Make Shanahan the Man

After years of futility on offense, Ralph Wilson needs to continue his strong push for Mike Shanahan (left). Regardless of the dollar amount, it's a necessary move. Shanahan is exactly what the Bills need, says BFR's Tyler Dunne...

Let's face it. The Buffalo Bills need an organization-wide overhaul.

Anyone expecting a new head coach to swoop into One Bills Drive, wave a magic wand and resurrect this franchise is foolish. It will take time, take money and take patience. Buffalo needs a true general manager — a judge, jury and executioner.

But first, it all starts with the right coaching hire — a new face of the franchise. One day after the Bills canned Dick Jauron, the good news continued. Buffalo is already in hot pursuit of Mike Shanahan.

Granted, any argument for any coach must be laminated with the obvious "Does he want to come here?" caveat. The next coach isn't walking into a gold mine. Behind Door No. 1 are no legit starting quarterbacks, a so-green-it's-scary offensive line, an annoying/lame-duck diva at wideout and the league's worst run defense.

Then again, Shanahan admits he wants to get back into coaching soon. Maybe he'll jump at any opportunity. After all, you don't pass on McDonalds when it's the only restaurant available along a 50-mile stretch on the interstate. Shanahan may embrace this mess.

Signing a Shanahan-level coach will take two to tango. If owner Ralph Wilson is willing to dump his Montgomery Burns-management style and offer Shanahan a sizeable contract — as his decision to stomach the final $6 million of Jauron's deal suggests he would — than this is realistic.

For this team, at this time, Shanahan is the perfect hire.

The passing offense has ranked 29th, 22nd, 30th, 28th, 29th and 28th the past six years. J.P. Losman and Trent Edwards have rammed the unit into dead ends with frustrating consistency. This week is a low point for Edwards, who will be benched for Ryan Fitzpatrick. Ouch.

Next off-season, the Bills will almost certainly find a new quarterback to pair with a new head coach. OK, maybe it sounds cliché but hiring Shanahan to pair with a Jake Locker is the starting point everybody wants.

Shanahan's credentials teeter on Canton territory. Two Super Bowl rings, a strong pedigree with quarterbacks and his success with the zone-blocking scheme will command a multi-million contract anywhere. He made average Denver Broncos great, somehow squeezing a 4,000-yard, 27-touchdown season out of Jake Plummer. Shanahan is as close to a sure thing the Bills will find.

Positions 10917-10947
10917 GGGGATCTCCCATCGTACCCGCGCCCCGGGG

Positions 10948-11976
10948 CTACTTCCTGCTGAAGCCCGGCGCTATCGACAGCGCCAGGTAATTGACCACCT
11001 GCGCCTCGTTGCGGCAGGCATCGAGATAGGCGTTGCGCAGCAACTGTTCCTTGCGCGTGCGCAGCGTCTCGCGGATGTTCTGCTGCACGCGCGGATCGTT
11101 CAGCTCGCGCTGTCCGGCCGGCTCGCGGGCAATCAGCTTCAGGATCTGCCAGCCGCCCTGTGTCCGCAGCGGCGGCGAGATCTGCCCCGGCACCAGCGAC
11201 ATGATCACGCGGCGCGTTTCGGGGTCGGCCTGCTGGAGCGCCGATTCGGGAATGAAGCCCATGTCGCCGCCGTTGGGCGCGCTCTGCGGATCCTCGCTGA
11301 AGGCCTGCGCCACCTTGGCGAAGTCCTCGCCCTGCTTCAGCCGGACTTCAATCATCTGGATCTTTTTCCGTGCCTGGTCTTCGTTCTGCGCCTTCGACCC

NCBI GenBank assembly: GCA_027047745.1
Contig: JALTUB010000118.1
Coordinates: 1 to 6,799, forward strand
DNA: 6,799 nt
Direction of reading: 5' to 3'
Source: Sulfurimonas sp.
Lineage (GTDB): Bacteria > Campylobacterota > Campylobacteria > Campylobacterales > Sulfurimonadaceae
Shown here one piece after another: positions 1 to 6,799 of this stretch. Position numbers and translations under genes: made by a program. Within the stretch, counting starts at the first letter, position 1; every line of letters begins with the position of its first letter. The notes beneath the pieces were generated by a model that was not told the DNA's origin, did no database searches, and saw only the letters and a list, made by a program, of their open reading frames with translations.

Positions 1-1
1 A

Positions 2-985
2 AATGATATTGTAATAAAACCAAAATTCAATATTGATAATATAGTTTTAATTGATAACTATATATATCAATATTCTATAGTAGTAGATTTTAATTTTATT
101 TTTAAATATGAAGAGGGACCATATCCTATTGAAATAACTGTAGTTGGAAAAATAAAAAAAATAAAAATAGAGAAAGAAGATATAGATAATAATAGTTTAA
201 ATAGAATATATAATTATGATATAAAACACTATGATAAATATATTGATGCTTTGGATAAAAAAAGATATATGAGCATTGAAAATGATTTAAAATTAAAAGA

Time to fork up the money and steer the franchise in an offensive-oriented direction — far, far away from the blasé ball-control days of Jauron.

It will be easy for Wilson to do what he always does. Locate an average coordinator. Pay him an average contract. Draft average players. Get average results. Eat. Sleep. Repeat.

Enough is enough. Entrust the team with a legitimate G.M. Not a marketing guru (Russ Brandon) or a swing-and-miss assistant G.M. (Tom Modrak). Ideally, Wilson takes some smelling salts and hires a general manager. That's the structural problem. The Bills front office is discombobulated. True, giving all power to Tom Donahoe failed a few years back. But the worse mistake was not hiring a real G.M. for the next four years.

First, the Bills must hit a home run with their next head coach. It's encouraging that Wilson is on the prowl this early. He's at least entertaining the thought of signing a big name. That's a start. That's uncharacteristic. Before Jauron, he had never signed a coach to more than $1 million. This time, he must be willing to unload between $5-$8 million for a coach of Shanahan's stature.

In all likelihood, Shanahan will seek complete control as the G.M./head coach. So be it. Give it him. Give him the keys to the city…oh, wait…that didn't pan out. Whatever. Wilson needs to make a hefty investment. No more bargain-bin coaches. This time, he needs to do it right.

Reviving a dormant offense will be the prime objective. The unit is at an all-time low. Buffalo has failed to total 300 yards of offense in seven straight games — the team's longest stretch since 1968. In short, all defensive-minded coaches (sorry, Perry Fewell) should be erased from the search immediately. A college coach (like Stanford's Jim Harbaugh) or pro assistant (like Minnesota's Darrell Bevell) will be intriguing candidates.

For now, though, Wilson must put an all-out blitz for Mike Shanahan. As a great mobster once said, make an offer he can't refuse. The future of the team depends on it.




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